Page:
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This tip is using the wrong method to launch a file...
Authored by: dubmaster on Jul 09, '04 09:58:45AM

The tip is not about opening a file, but to attach a file to an event which are 2 totally different things when using a Task List or Agenda, and except for the URL Field I don't see how I can attach a File, so neroshaws tip is actually pretty helpful.

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DubMaster
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Rehab is for quitters!



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This tip is using the wrong method to launch a file...
Authored by: DavidRavenMoon on Jul 09, '04 12:38:54PM

If you have a To Do list, for example, just pick an item in the list, open the info pane and click on the "due date." Then an "alarm" item appears. From that choose "Open file..." and pick the file you want launched at that date and time.

You can use the alarm feature to open any file in any event.

.



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This tip is using the wrong method to launch a file...
Authored by: osxpounder on Jul 09, '04 01:36:30PM

OK, now I'm confused. What does "attaching a file" do for you? Can you be more specific about the *behavior* that will result from using this tip?

For example, if iCal isn't going to open the file, then what will happen instead? Is it going to send you email with an attachment? Is this just so that we can put a link, in the iCal appointment, to a file? I'm guessing it's the latter, but I am no longer sure.

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osxpounder



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Ok.. this is how it would help..
Authored by: alexmathew on Jul 09, '04 01:59:00PM

Lets say you have a meeting at 1.00pm and you have a PDF/TXT file that has all the information for the meeting. You need to review the file at odd times to work on it further or just to look at it.

By this hint, you can link to the file and pull it up WHEN YOU NEED IT - not dictated by an ALARM - which you have to pre-determine to setup.

Got it ??
Its not the same as attaching a file to an ALARM.
AM



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Ok.. this is how it would help..
Authored by: DavidRavenMoon on Jul 09, '04 04:30:12PM

So just leave yourself a note to say "read file 'so-and-so'"

I really doubt that the person who posted this hint just wanted to know where the file was. For all the work involved to have a link to the file, it's just silly... it's probably quicker to just look on your desktop, or where ever.

Also if it's important to review a file before a meeting, having the PDF file launch would be just as helpful. I leave myself notes like this all the time (using the alarm feature).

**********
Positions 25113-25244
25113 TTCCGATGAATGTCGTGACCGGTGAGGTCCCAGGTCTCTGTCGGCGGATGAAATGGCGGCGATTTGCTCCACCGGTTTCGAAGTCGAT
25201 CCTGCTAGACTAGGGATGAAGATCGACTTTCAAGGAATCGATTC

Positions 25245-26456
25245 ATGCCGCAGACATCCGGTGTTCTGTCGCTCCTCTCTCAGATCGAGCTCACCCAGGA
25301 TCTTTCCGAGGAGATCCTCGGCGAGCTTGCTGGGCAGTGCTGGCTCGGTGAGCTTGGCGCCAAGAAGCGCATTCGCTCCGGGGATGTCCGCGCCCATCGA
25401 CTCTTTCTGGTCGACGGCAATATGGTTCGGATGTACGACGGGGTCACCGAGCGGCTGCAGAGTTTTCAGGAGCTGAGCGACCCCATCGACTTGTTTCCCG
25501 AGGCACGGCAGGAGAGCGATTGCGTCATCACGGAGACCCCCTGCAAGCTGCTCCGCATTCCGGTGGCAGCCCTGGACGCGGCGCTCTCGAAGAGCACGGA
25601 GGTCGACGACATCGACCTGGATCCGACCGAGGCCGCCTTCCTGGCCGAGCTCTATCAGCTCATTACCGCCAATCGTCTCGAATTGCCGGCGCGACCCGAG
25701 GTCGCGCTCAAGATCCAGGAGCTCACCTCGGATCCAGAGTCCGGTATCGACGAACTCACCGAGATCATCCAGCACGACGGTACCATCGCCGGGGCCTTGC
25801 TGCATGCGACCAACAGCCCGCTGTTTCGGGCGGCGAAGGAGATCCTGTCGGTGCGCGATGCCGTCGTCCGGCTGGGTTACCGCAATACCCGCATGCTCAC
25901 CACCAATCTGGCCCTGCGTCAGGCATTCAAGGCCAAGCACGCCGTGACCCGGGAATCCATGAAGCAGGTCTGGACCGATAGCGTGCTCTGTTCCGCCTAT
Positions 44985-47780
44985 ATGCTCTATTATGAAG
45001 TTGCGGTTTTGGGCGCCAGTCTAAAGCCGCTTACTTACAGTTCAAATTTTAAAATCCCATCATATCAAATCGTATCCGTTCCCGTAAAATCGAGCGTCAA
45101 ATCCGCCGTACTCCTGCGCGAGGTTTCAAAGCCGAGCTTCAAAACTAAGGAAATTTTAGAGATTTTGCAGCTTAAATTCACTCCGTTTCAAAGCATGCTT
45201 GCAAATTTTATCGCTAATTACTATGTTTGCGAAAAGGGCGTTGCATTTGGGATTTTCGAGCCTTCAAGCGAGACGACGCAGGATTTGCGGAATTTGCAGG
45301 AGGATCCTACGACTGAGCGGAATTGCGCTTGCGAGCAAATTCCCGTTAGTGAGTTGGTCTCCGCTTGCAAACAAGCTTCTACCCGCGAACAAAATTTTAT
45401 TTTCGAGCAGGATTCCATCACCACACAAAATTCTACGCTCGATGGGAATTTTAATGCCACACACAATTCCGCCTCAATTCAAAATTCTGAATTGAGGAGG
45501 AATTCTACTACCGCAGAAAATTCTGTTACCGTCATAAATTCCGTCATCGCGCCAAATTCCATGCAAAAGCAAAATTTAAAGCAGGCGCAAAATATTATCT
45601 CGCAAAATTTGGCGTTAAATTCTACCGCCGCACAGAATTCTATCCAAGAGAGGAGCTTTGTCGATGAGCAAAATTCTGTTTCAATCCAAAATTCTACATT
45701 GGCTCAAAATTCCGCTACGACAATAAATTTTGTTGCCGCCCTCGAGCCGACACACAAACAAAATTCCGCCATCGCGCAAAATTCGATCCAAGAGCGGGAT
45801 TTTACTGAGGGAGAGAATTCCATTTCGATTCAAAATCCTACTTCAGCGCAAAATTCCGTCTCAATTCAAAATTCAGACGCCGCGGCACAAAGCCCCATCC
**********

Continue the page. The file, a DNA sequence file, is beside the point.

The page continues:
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Silly or not...
Authored by: alexmathew on Jul 12, '04 04:07:47PM

its useful for some people.
I cant believe you call hunting for a particular file/folder in your hard drive before a meeting a "simpler" solution when compared to having a direct link to the file/folder in your iCal.
When your scheduling meetings - its usually useful to have all the relevant facts in your event rather than have it pop-up during an alarm.

Again, "silly" or not ... this is a useful hint. I wish Apple wouold implement a direct method to do this.
AM



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Silly or not...
Authored by: DavidRavenMoon on Jul 13, '04 02:09:41PM

I never "hunt" for files. I keep things well organized and always know where they are. :)



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Silly or not...
Authored by: agniagni on Sep 11, '05 01:01:26PM

I don't understand what the problem is with somebody wanting this feature. As an editor, every single event on my calendar relates to a file. I have files coming in that other people edit for me with the same or slightly different names, and since Mac offers the nice option to copy and paste files directly from a location like the desktop into mail, why not add the option to copy and paste files from, say, an email to the "note" space in the iCal event and from that note space back to another email, say, three days later, when my client needs the document that my editor sent back to me earlier in the week. All kinds of calendar applications have this feature. It's advantages are obvious. For example, why should I search through my email for a file that's been sent back to me with Apple's imperfect attachment search function which inevitably returns a bunch of emails I don't want. It's nice that people keep their files organized. So do I. However, anything that Apple can do to reduce repetitive (i.e., redundant) taks, should be done.



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Ok.. this is how it would help..
Authored by: osxpounder on Jul 13, '04 06:01:20PM

alexmatthew: thanks for the explanation; now I understand. This is a way to put the "url" field of an appointment to work for me as a link to any kind of file, whether it's on the web or on my HD. Correct me if I'm wrong.

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osxpounder



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